During geomagnetic storms occur precipitation of electrons during low solar activity galactic protons that produce secondary particles.

  10. ren says:

    Seppal¨ a et al. ¨ (2009) used reanalysis data to show that winter
    surface air temperatures divided up in years of low and high
    geomagnetic activity show significant temperature anomalies
    similar to NAM patterns found at high latitudes. Here, we
    have shown that this effect is also found in a 44-year transient
    simulation that used the Ap index to parametrise geomagnetic
    activity and associated NOx production in the middle
    and upper atmosphere through particle precipitation. In
    order to avoid aliasing from sea surface temperatures (SST)
    and other boundary conditions present in the transient simulation,
    two additional nine-year simulations were performed,
    where the boundary conditions were repeated on a yearly basis.
    The only difference between the two simulations was that
    geomagnetic activity related NOx production was switched
    on in one simulation, thus allowing us to identify purely NOx
    induced effects. Again, similar surface temperature patterns
    were found. This indicates that these patterns are indeed related
    to NOx production due to geomagnetic activity. The
    following mechanism was hypothesised from the model results:
    The geomagnetic activity/Energetic Particle Precipitation
    related NOx production leads to ozone depletion in
    the stratosphere. Changes in the radiative budget and subsequently
    of the mean meridional circulation cool the lower
    stratosphere and strengthen the polar vortex. Associated positive
    NAM anomalies propagate into the troposphere, where
    typical positive NAM surface pressure and temperature patterns
    occur. Therefore, enhanced geomagnetic activity and
    NOx production appear to trigger positive NAM phases at
    the surface level in the model. Further studies are required
    to confirm these results and the proposed mechanism as the
    findings indicate a stronger link of surface climate to space
    weather than has previously been assumed.

    This is important:
    The geomagnetic activity/Energetic Particle Precipitation
    related NOx production leads to ozone depletion in
    the stratosphere. Changes in the radiative budget and subsequently
    of the mean meridional circulation cool the lower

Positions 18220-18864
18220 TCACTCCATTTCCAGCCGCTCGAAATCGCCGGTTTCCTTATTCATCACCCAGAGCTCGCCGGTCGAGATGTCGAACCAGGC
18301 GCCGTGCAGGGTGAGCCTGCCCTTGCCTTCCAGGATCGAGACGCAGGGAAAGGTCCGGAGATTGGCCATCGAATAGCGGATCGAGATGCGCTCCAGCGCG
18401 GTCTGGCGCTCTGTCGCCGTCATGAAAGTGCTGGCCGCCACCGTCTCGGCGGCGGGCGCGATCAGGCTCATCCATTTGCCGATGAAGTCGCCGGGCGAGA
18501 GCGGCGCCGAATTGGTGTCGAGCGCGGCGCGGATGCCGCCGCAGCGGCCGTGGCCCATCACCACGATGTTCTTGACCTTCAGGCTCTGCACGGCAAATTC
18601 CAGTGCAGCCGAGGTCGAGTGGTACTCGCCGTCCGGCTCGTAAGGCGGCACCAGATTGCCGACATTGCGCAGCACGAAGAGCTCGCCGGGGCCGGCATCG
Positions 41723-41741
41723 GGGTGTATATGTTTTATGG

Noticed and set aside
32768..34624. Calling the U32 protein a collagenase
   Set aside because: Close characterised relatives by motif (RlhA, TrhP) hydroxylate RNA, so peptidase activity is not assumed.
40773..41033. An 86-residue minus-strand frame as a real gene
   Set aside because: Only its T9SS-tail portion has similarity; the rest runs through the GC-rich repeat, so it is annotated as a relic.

stratosphere and strengthen the polar vortex.

  11. ren says:

    The water cycle is the most active and most important component in the circulation of global mass and energy in the Earth system. Furthermore, water cycle parameters such as evaporation, precipitation, and precipitable water vapour play a major role in global climate change. In this work, we attempt to determine the impact of solar activity on the global water cycle by analyzing the global monthly values of precipitable water vapour, precipitation, and the Solar Modulation Potential in 1983–2008. The first object of this study was to calculate global evaporation for the period 1983–2008. For this purpose, we determined the water cycle rate from satellite data, and precipitation/evaporation relationship from 10 years of Planet Simulator model data. The second object of our study was to investigate the relationship between the Solar Modulation Potential (solar activity index) and the evaporation for the period 1983–2008. The results showed that there is a relationship between the solar modulation potential and the evaporation values for the period of study. Therefore, we can assume that the solar activity has an impact on the global water cycle.
    A link between solar wind magnetic sector boundary (heliospheric current sheet) crossings by the Earth and the upper-level tropospheric vorticity was discovered in the 1970s. These results have been later confirmed but the proposed mechanisms remain controversial. Extratropical-cyclone tracks obtained from two meteorological reanalysis datasets are used in superposed epoch analysis of time series of solar wind plasma parameters and green coronal emission line intensity. The time series are keyed to times of maximum growth of explosively developing extratropical cyclones in the winter season. The new statistical evidence corroborates the previously published results (Prikryl et al., 2009). This evidence shows that explosive extratropical cyclones tend to occur after arrivals of solar wind disturbances such as high-speed solar wind streams from coronal holes when large amplitude magneto-hydrodynamic waves couple to the magnetosphere-ionosphere system. These MHD waves modulate Joule heating and/or Lorentz forcing of the high-latitude thermosphere generating medium-scale atmospheric gravity waves that propagate energy upward and downward from auroral zone through the atmosphere. At the tropospheric level, in spite of significantly reduced amplitudes, these gravity waves can provide a lift of unstable air to release the moist symmetric instability thus initiating slantwise convection and forming cloud/precipitation bands. The release of latent heat is known to provide energy for rapid development and intensification of extratropical cyclones.

  12. gallopingcamel says:

    I had my suspicions about McElroy and the Montreal Protocol. It seems that the banning of Freon and similar compounds may have been based on “Junk Science” after all:

  13. erl happ says:

    Soren F. You asked Ren and I to comment on each others work.

    Ren and I are talking the same language. It seems we agree as to the causes of climate change.

    Zonal means “along a latitude circle” or “in the west–east direction”; while meridional means “along a meridian” or “in the north–south direction”.The zonal wind is the high latitude circulation of the air about the pole that introduces mesospheric air into the atmospheric circulation.